In some cases it might be obvious if someone has behaved badly and is out of line. Often, though, things are less clear, and in every partnership it will be important to have an agreed code of conduct to guide you. This might include statements to sign up to, such as:
- I will declare any conflict of interest or of loyalty, or any circumstance that might be viewed by others as such, as soon as it arises.
- I will not personally gain materially or financially from my role as a member, nor will I permit others to do so as a result of my actions or negligence.
- Everything the partnership does will be able to stand the test of scrutiny by the public, charity regulators, community members, stakeholders, funders and the courts.
- Integrity, respect and honesty will be the hallmarks of all conduct when dealing with others within the partnership and equally when dealing with individuals and institutions outside it.
You need to agree how you will respond to any breaches of your code of conduct, for example:
- Outside of the meeting, a nominated person, such as the chair of the Big Local partnership or worker, speaks with the person about what they did, when they did it, how it made the other person feel and why it was inappropriate. It’s important to stick to the facts. You might ask why the person behaved like that. You should ask them not to do it again, and tell them that they will receive a warning the next time they do it.
- If the person behaves inappropriately again, a nominated person, such as the chair of the Big Local partnership, the worker or Big Local rep, should follow the same process as above, but this time give them a written warning. This states that if they behave inappropriately again they will be removed from the Big Local partnership.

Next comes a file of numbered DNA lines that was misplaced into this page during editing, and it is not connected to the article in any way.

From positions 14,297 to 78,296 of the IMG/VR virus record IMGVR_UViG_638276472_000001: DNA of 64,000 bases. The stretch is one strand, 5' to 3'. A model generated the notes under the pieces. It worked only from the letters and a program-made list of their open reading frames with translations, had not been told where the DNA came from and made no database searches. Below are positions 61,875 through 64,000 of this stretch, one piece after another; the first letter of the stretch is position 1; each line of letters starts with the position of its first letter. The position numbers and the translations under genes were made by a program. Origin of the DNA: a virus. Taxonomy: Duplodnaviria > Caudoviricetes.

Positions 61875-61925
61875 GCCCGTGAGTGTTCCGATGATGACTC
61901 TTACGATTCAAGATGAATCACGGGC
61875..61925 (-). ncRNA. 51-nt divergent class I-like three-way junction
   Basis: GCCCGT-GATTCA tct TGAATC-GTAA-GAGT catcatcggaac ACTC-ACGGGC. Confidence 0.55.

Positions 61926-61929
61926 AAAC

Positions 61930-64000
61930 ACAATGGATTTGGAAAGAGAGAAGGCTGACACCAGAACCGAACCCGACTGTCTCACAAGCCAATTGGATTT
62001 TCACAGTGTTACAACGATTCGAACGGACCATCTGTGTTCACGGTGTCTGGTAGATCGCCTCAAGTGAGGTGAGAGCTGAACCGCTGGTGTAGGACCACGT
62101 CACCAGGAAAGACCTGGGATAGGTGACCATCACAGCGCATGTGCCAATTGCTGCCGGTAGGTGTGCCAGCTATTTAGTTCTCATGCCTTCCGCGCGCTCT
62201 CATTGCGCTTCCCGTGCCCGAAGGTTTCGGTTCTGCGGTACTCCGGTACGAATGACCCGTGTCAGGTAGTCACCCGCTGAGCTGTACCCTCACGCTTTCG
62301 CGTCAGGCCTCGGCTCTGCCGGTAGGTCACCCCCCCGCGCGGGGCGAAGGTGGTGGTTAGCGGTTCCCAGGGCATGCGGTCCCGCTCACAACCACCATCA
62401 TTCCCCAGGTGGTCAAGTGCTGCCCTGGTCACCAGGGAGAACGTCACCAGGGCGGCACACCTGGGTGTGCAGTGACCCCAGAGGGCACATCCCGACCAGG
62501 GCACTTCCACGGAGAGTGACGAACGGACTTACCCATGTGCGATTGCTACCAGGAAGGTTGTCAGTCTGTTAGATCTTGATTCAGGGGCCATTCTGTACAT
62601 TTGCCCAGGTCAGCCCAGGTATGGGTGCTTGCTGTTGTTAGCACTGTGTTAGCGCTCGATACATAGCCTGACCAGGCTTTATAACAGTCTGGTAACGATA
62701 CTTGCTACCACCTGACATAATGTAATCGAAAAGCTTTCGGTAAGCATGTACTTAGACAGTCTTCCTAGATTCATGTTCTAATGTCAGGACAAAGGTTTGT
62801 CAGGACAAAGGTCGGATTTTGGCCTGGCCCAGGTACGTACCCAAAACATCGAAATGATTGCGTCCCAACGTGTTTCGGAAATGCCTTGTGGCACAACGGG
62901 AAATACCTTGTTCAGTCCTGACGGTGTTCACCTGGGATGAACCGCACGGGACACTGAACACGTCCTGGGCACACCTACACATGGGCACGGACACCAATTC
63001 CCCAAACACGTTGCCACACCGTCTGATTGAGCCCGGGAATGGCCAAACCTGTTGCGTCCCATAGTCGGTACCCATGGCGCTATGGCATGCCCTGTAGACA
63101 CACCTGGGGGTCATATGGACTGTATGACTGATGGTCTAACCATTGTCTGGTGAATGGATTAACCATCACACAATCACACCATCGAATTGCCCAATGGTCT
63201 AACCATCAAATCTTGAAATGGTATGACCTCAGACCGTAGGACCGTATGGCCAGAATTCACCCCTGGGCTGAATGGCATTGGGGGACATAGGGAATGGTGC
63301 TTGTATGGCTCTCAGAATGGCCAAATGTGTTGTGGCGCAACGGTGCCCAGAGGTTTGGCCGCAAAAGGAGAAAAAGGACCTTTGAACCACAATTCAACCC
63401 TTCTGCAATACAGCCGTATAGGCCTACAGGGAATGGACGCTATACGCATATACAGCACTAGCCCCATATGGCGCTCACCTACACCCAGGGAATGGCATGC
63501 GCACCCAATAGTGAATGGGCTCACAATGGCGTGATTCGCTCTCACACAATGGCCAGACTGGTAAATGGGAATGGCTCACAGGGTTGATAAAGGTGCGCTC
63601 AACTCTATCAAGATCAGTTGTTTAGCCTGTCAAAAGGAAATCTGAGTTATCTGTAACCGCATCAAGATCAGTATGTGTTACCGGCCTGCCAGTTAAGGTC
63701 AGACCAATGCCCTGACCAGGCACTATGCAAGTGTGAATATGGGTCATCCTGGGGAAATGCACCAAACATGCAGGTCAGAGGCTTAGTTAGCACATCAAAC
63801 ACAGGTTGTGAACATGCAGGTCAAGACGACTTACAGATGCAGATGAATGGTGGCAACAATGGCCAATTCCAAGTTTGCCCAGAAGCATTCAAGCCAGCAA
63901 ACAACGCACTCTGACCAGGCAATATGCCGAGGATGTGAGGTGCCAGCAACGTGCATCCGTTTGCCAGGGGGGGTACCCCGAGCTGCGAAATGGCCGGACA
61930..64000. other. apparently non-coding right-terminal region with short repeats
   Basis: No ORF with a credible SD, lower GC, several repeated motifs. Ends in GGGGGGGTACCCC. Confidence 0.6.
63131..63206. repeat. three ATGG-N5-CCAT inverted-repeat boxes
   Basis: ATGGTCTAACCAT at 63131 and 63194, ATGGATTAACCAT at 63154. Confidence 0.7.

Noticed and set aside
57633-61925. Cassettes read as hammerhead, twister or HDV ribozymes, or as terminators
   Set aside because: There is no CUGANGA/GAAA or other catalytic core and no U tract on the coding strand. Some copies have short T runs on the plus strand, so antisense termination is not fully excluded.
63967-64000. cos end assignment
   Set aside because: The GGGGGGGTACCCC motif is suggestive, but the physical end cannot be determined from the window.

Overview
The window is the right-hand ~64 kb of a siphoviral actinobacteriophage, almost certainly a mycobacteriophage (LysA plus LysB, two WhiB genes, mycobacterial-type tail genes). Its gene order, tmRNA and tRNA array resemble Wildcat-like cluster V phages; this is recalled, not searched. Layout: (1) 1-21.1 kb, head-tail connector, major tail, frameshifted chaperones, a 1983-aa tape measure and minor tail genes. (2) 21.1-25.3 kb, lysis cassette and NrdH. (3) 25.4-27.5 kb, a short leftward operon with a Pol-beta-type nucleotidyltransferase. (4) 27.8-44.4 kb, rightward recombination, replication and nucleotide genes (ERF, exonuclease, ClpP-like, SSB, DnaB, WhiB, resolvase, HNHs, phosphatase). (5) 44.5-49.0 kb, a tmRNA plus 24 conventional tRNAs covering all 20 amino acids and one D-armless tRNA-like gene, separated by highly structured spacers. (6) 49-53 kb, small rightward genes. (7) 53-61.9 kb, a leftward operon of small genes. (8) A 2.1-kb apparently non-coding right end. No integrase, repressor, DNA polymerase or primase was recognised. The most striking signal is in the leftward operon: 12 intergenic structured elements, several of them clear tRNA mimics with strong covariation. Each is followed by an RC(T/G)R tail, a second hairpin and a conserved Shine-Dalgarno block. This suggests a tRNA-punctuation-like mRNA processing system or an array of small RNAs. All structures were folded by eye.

- If it happens a third time, the person should be sent a letter, informing them that they have been removed from the Big Local partnership and the reasons why.
Either as part of your code of conduct, or in addition to, it is important as a group to clearly set out and agree on what behaviour is not acceptable, for example:
- insults and name-calling
- swearing, offensive language and gestures
- inappropriate jokes
- behaviour that ridicules or undermines someone or something
- inappropriate or unnecessary physical contact
- physical assault or threats of physical assault
- intimidating, coercive or threatening actions and behaviour
- unwelcome sexual advances
- isolation, non-cooperation or deliberate exclusion
- inappropriate comments about a person’s appearance
- intrusive questions or comment, and malicious gossip, about a person’s private life
- offensive images and literature
- pestering, spying or stalking.
If the behaviour becomes threatening or intimidating, the person feeling threatened or intimidated may decide to take it up with a relevant authority, such as the police.